Our two cruise ports guidebooks (for both the
Mediterranean and Northern Europe) are derived from our existing country guidebooks. To make them, we tailor existing chapters from these guidebooks to the needs of the independent-minded cruise traveler and assemble them in special editions so people can buy a single book rather than several to cover their itinerary. And my main research focus on this trip will be the ports.
Northern European ports lend themselves to independent travel. In many cases (including certain ports in Tallinn, Bergen, Oslo, and Copenhagen), they’re right in the city center and an easy walk from the sightseeing action — and when they aren’t, there’s good public transportation to the center of town. The ports themselves are generally not pretty, but mighty — industrial zones giving you a very honest look at the workings of these great cities. (Photos by Trish Feaster, see her blog –
This is Stockholm, where, as in many cities, there’s a cruise dock in the center and a bigger one a bus ride away. Smaller and more expensive ships often dock right downtown, while most of the full-sized ships dock in the industrial zone farther out. You almost never drop anchor and use tenders to get ashore in Northern Europe — although in this shot, a big ship has dropped its hook just off Stockholm’s Gamla Stan (old town).
Cruise ports work hard to organize the masses. There are clear charts of each port (like this one for Copenhagen), shuttle buses if necessary, small temporary tourist information tents that are set up when a ship is in, and even painted lines in the pavement that take the guesswork out of getting to and from the town center.
Each ship dumps off thousands of tourists, raring to have the best seven or eight hours possible in each port. Just off the gangplank, you’ll find several options: Tour buses awaiting those who signed up for ship-sponsored excursions (the standard option); hop-on, hop-off buses for budget and independent travelers (all-day, $25 tickets cover a 90-minute loop with a recorded narration, and include hop-off-and-on privileges as buses come by about every 20 minutes all day); public buses dedicated to connecting cruisers with the town center; and taxis (both standard and minibus — economical for small groups).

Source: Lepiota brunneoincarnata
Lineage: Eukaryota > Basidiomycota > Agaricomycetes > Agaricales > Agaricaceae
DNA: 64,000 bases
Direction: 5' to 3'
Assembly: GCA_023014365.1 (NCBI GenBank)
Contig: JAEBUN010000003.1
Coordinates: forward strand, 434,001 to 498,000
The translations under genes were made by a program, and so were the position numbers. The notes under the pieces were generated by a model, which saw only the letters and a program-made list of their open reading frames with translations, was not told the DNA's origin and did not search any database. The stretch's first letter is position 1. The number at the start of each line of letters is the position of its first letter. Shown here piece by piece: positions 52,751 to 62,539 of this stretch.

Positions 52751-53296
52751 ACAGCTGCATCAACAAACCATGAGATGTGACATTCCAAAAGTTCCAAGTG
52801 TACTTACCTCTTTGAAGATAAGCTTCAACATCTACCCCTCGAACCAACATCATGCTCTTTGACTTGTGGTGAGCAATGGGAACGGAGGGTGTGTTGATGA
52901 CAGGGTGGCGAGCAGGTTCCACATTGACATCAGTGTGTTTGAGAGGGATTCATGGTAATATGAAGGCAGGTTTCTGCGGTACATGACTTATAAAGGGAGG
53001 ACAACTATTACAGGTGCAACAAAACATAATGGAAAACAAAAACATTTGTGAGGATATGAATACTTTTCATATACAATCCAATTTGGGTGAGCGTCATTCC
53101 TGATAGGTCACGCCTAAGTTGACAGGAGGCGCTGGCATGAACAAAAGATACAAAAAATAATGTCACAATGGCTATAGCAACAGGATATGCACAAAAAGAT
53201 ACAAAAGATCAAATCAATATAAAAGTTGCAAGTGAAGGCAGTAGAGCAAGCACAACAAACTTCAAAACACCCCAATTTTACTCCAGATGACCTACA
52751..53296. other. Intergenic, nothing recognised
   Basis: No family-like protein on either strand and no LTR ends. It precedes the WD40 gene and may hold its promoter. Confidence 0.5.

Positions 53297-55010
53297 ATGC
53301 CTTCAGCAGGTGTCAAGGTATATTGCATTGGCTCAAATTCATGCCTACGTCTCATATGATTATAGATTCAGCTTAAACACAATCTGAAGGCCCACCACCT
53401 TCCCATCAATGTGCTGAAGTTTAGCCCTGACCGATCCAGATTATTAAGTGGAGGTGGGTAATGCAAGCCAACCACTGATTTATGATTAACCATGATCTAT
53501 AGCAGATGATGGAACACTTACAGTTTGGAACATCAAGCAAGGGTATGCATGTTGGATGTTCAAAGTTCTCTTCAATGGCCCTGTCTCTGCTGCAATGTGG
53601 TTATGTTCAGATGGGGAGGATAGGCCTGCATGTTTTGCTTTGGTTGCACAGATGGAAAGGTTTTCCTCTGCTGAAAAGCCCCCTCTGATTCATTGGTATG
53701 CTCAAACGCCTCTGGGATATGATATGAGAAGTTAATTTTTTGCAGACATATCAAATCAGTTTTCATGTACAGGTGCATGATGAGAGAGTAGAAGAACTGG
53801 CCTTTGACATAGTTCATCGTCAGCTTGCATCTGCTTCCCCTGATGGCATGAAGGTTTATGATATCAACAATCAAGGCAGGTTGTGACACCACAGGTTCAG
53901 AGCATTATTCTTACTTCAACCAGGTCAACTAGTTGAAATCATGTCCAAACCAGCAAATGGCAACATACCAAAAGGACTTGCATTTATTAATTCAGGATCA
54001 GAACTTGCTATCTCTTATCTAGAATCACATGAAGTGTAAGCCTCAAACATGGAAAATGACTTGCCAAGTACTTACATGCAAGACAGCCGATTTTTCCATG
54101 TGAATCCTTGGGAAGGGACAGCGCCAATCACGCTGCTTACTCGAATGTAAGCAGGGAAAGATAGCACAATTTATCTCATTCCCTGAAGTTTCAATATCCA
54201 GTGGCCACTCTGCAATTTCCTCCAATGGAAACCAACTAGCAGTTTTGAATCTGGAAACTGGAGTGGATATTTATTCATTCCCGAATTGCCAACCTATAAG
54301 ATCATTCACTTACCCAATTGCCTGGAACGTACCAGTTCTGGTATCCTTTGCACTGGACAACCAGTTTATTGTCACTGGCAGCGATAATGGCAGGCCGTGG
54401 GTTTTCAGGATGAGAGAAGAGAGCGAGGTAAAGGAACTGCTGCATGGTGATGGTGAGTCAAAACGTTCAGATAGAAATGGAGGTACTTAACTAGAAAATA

Princess Cruise Lines puts a big effort into helping its cruisers be prepared for each port (better than the other lines I’ve sailed with). On the Emerald Princess, our ship lecturer was John Lawrence, who has decades of experience cruising Northern Europe and knows each port intimately. Each evening, John gives a talk to a full theater about the next day’s port of call. That talk would then air repeatedly on the ship’s TV station. John even provided a live, guided narration of the most scenic stretches of island scenery we passed (like the archipelago we sailed through leaving Stockholm).
As I had to have my hot-off-the-press copy of our Rick Steves’ Northern Europe Cruise Ports guidebook expressed to me in Copenhagen, I was surprised to find this family with the brand-new book in hand. After two years in print, our Rick Steves’ Mediterranean Cruise Ports guidebook is already the leading seller for that region. It’s my hope that this book will be a hit, too. Judging from the fun these travelers were having with the help of our new book, I think we’re on the right track.
In each city, when it comes to tour guides, it’s all hands on deck when a cruise ship docks. I tagged along on this young man’s tour on a cruise excursion from Warnemünde (Germany), and he was great. Perhaps I enjoyed it so much because he seemed like he could be my son.
If there are 3,000 tourists relaxing on vacation, it’s because there are over a thousand crew members working day and night to keep them fed, watered, and clean. I have always been very impressed by the crews of our ships. Most are from the developing world and work very hard for low wages plus tips to support families they left behind. Our ship was staffed by several dozen nationalities, but mostly by Filipinos. Most ports have a special lounge for crew members, who make a beeline there to get online cheaply and connect with loved ones back home. Tourists are welcome to use the same cheap Wi-Fi service at these port lounges (which is a big help, as on-ship Wi-Fi is notoriously expensive and slow).